About this Research Topic
Historically, within developmental science, the study of child and adolescent learning has focused on aspects such as cognitive deficits and learning limitations, specifically tied to individual academic performance in the classroom.
Most recent approaches have revealed that individual learning processes, drawn from early life environments and especially families and peers, are systemic, complex determinants (not necessarily single-mechanism causes). These influences imply reciprocal relationships between factors outside the classroom and within. Consequently, a new emerging perspective is that any ‘’deficit’’ and/or disability and conversely any achievement is not the result of a single event, such as an isolated reaction, but it is formed, through numerous biosocial contributing variables, during a child’s attempt to adapt to learning conditions and settings, inside and outside school. The fit between such adaptations and normative criteria (set by educational and social standards) is often associated with labels such as, for example, “fulfilment”, “strengths” “resiliency” or “weaknesses”, “risk”, “vulnerability” and “disability”.
This Research Topic will explore the overlapping challenges and themes related to developmental adaptations (as defined above) in the context of formal and informal settings for learning within childhood and then more generally within the life-span.
Here, a forum is offered for multidisciplinary applied developmental research, including learning sciences, developmental neuroscience, public health, education, psychology, and all other allied disciplines.
The goal is to illuminate the influence of systemic determinants on individuals, inside and outside schools. Therefore, we aim to collect papers that not only explore what children and adolescents learn in school settings or to what extent they are influenced by their academic environment but also how their preferences, styles and predispositions are shaped by the social and biological activities that form the background of their everyday living.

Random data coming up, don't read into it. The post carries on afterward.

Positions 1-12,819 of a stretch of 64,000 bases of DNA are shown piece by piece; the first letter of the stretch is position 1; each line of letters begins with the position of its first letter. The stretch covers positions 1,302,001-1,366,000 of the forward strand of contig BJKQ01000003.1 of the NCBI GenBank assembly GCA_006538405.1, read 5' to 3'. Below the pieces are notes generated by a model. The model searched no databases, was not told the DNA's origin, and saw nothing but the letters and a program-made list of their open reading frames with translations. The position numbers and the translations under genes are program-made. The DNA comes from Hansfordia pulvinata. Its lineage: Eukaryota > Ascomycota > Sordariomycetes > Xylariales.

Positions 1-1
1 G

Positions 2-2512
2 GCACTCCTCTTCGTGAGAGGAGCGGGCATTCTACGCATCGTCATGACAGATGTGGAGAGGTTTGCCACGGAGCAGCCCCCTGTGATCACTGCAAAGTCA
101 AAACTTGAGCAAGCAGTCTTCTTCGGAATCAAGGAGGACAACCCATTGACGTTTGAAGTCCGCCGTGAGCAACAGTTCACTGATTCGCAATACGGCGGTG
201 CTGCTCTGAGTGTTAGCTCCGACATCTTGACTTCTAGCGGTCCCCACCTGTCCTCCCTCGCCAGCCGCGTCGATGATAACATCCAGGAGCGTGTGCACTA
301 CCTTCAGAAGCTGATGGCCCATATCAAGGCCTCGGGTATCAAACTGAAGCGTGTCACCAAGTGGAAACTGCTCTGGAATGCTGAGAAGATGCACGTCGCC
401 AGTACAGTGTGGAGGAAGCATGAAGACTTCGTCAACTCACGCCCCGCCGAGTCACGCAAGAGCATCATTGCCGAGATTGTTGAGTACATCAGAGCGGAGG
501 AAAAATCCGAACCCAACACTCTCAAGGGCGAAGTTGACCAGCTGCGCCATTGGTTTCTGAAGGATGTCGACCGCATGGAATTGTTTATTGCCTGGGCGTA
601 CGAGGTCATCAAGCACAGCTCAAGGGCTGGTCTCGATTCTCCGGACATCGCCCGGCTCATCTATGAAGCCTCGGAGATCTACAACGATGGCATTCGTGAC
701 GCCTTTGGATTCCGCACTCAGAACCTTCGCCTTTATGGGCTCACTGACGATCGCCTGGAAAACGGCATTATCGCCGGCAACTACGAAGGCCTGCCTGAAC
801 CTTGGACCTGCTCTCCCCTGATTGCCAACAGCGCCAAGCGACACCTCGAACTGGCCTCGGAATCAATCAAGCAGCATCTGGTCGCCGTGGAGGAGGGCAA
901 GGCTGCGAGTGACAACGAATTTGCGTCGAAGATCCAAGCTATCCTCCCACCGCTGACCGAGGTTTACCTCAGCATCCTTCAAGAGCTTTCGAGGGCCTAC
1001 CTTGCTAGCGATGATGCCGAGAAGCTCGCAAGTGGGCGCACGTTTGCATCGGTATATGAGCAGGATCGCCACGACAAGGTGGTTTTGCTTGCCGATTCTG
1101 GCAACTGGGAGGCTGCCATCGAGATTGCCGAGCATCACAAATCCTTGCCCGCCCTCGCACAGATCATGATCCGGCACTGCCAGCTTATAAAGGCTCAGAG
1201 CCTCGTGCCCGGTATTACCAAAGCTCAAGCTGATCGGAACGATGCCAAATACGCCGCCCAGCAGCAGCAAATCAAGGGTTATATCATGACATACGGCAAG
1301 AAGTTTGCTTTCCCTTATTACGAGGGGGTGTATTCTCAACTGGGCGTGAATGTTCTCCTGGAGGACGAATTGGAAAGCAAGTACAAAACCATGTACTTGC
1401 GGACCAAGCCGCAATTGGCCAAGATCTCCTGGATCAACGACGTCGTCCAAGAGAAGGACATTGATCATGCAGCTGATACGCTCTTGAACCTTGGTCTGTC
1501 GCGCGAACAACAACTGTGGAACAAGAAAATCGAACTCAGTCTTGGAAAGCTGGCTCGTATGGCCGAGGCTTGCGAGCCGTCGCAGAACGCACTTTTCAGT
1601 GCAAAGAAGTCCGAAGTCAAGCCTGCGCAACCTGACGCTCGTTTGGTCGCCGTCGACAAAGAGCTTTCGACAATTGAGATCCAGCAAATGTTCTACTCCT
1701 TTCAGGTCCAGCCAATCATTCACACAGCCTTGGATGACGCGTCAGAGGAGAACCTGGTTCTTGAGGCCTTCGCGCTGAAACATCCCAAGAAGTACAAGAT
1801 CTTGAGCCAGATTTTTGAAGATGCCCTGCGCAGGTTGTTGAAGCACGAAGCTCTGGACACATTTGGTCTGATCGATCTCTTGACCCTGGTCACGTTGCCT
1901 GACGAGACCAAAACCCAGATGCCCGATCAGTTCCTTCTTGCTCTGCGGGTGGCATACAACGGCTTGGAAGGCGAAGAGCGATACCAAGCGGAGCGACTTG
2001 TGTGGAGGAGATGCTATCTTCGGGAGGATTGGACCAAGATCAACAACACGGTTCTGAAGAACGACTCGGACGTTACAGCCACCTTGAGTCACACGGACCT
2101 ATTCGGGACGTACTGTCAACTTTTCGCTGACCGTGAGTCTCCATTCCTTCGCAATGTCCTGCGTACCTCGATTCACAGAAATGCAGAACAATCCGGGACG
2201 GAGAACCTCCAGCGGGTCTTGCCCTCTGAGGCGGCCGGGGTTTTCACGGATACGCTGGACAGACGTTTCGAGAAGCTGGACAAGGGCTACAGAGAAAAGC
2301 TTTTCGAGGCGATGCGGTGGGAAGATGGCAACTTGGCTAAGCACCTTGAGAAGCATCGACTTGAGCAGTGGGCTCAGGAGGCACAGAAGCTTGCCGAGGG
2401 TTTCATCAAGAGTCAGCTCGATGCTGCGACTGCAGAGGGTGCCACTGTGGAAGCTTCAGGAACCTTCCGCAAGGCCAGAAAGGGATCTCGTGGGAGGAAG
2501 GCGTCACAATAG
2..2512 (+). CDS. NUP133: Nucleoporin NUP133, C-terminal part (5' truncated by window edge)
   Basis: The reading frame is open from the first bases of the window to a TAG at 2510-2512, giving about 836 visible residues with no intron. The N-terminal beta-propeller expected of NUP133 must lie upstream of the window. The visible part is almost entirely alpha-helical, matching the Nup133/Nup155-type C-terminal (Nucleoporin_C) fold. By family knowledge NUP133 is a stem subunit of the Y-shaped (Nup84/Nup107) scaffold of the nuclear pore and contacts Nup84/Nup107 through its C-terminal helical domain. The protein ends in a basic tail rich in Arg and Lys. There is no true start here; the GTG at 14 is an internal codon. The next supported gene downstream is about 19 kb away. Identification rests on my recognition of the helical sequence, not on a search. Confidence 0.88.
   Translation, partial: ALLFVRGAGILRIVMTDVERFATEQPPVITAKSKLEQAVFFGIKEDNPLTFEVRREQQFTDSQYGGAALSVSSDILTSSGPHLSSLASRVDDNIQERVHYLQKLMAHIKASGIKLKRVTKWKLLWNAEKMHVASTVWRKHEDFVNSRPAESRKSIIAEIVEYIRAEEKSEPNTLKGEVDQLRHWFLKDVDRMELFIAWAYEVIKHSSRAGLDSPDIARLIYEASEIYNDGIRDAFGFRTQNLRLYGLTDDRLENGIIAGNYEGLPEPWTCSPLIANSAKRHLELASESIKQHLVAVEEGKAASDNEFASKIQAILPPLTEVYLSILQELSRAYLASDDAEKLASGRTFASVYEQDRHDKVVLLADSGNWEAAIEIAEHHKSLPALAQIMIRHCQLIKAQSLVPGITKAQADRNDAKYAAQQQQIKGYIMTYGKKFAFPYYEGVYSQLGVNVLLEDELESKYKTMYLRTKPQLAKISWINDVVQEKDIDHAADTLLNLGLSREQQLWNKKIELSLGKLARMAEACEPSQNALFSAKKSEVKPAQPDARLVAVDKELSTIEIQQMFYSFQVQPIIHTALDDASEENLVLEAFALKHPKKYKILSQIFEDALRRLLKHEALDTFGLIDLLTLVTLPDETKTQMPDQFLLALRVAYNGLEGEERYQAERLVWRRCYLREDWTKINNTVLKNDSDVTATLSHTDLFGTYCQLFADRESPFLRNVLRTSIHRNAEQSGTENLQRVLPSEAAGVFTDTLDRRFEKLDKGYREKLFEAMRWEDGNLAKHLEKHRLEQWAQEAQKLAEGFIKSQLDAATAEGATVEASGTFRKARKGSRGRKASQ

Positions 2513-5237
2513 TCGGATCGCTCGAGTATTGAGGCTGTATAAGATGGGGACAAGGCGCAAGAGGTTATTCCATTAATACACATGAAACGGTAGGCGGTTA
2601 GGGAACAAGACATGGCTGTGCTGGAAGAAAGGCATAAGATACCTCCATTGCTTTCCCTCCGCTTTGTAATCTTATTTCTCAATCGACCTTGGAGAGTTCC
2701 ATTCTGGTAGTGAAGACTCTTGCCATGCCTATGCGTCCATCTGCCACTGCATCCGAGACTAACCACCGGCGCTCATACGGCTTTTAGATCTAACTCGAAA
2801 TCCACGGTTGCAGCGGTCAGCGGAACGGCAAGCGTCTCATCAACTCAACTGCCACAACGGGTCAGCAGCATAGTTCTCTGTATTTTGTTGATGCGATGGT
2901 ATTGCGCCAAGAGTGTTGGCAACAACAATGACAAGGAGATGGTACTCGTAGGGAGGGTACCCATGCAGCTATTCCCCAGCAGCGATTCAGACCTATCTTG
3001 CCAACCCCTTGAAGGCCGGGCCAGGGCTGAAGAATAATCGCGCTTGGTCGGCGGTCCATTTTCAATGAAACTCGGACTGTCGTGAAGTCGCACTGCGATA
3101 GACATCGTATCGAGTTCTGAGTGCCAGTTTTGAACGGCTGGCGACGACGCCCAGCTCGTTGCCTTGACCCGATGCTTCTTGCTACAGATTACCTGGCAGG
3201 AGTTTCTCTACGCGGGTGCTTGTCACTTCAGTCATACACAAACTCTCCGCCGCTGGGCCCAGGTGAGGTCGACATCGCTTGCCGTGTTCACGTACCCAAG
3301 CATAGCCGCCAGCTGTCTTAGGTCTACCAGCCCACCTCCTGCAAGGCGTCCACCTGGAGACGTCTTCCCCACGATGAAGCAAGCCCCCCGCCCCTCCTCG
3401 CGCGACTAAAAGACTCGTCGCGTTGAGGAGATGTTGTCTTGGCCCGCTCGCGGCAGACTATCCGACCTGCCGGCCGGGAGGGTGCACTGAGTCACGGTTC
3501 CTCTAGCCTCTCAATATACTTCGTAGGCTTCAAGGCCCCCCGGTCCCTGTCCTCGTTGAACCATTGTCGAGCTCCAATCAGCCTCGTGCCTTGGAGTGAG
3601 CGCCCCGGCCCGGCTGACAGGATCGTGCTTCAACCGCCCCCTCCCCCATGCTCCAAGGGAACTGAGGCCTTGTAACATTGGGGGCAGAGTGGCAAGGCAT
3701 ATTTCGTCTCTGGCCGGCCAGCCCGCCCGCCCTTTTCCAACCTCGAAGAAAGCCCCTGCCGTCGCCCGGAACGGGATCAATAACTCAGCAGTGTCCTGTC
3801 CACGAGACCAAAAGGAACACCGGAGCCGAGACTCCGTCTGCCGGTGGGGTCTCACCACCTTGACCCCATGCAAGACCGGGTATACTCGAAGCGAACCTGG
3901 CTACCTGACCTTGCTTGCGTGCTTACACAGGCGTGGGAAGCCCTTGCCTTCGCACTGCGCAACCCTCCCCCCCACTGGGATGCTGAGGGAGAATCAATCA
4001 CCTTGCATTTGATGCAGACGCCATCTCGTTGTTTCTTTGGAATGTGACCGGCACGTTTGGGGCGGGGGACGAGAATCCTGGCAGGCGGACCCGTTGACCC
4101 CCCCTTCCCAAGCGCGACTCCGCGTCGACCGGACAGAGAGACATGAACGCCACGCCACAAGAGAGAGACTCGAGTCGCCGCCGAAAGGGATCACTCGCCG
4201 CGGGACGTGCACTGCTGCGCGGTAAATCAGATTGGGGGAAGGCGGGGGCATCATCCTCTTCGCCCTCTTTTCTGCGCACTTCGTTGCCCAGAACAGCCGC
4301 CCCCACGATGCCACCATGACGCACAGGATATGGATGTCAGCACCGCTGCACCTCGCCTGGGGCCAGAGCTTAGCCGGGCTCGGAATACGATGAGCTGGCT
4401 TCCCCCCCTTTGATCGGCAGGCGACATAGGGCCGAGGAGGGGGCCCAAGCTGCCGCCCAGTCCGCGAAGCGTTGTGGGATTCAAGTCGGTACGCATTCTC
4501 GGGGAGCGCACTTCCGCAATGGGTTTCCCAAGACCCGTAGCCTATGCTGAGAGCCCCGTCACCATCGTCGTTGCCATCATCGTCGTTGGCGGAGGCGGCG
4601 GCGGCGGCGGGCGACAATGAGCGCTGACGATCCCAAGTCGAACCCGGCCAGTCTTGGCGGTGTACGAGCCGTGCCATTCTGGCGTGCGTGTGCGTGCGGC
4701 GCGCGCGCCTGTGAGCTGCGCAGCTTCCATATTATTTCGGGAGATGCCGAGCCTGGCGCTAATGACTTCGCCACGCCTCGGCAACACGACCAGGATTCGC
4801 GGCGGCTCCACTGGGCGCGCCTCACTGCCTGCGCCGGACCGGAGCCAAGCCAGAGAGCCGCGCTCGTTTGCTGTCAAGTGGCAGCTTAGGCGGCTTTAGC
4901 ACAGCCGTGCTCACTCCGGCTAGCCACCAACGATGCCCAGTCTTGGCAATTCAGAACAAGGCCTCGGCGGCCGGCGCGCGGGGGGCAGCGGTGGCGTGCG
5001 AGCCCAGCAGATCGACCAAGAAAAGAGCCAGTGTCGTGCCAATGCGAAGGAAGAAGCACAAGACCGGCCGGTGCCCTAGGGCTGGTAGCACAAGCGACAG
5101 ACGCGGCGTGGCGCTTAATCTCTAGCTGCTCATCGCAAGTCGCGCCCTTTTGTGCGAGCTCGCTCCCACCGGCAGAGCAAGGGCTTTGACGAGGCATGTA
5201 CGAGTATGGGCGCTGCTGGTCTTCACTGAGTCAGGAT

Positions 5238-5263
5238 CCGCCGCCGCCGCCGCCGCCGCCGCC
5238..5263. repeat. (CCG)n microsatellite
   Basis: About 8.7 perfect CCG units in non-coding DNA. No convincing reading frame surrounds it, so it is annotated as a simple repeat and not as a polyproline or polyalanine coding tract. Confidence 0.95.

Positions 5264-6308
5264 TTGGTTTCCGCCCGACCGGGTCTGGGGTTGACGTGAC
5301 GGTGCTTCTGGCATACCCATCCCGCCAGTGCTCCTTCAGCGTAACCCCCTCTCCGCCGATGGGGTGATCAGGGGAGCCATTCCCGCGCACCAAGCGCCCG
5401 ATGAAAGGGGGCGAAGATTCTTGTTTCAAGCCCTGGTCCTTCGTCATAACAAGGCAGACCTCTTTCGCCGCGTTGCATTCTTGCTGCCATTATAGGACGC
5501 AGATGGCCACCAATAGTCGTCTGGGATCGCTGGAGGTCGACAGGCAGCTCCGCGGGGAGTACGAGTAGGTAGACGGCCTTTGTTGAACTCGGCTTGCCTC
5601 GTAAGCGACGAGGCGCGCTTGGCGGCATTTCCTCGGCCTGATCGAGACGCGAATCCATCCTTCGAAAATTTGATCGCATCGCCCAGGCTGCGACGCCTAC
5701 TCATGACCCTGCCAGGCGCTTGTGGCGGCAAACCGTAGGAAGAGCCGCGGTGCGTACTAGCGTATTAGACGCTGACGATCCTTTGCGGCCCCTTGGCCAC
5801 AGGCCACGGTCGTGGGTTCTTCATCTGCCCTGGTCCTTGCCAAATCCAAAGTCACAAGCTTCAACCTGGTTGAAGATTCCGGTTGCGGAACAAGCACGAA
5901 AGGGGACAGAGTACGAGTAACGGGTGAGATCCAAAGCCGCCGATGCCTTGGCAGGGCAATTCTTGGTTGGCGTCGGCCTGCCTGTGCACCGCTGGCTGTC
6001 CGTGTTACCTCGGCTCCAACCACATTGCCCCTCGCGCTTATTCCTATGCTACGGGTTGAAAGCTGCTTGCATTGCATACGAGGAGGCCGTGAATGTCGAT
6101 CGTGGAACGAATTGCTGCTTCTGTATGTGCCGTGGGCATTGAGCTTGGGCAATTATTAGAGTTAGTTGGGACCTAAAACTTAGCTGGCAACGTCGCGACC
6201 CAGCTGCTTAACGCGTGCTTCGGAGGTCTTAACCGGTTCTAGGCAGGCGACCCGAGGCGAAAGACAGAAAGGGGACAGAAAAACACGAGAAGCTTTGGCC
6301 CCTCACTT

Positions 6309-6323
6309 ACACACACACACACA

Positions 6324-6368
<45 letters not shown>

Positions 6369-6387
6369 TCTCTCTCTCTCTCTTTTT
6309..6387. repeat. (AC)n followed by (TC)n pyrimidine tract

For example, papers exploring how a different daily life, in terms of needs and habits - such as nutrition, sleep, leisure, technology exposure and use, and media consumption – or an interpersonal relationship – like the quality of parent-child relationships, intimate relationships, interaction with peers and early life experiences – as well as many other related areas, impact a child’s academic performance and social behaviour.
Particularly welcome is research addressing integrated issues of education, development and public health, which suggest efficiently, economically viable and sustainable local, global and universal or targeted programs. We seek out papers analyzing outside-the-classroom processes, trends and trajectories of child health, development and learning and how they interact, influence or correlate with inside-the-classroom processes during childhood. Topics of interest include, but are not limited to:
1) Shared core challenges and opportunities across fields and approaches for public health, education and learning sciences
2) Psycho-socio-biological influences on school learning
3) New media and technology impacts on school learning
4) The impact of school learning on human development
5) Interaction between public health and informal vs formal school learning
6) How policy shapes learning inside and outside schools
7) Global and local determinants of adaptations, risk and disabilities
8) Early childhood and family, parenting dynamics and parent-child relationships
9) Determinants of adolescent and emerging adulthood outcomes
Keywords: learning, school learning, life-span development, learning risks, learning disabilities
Important Note: All contributions to this Research Topic must be within the scope of the section and journal to which they are submitted, as defined in their mission statements. Frontiers reserves the right to guide an out-of-scope manuscript to a more suitable section or journal at any stage of peer review.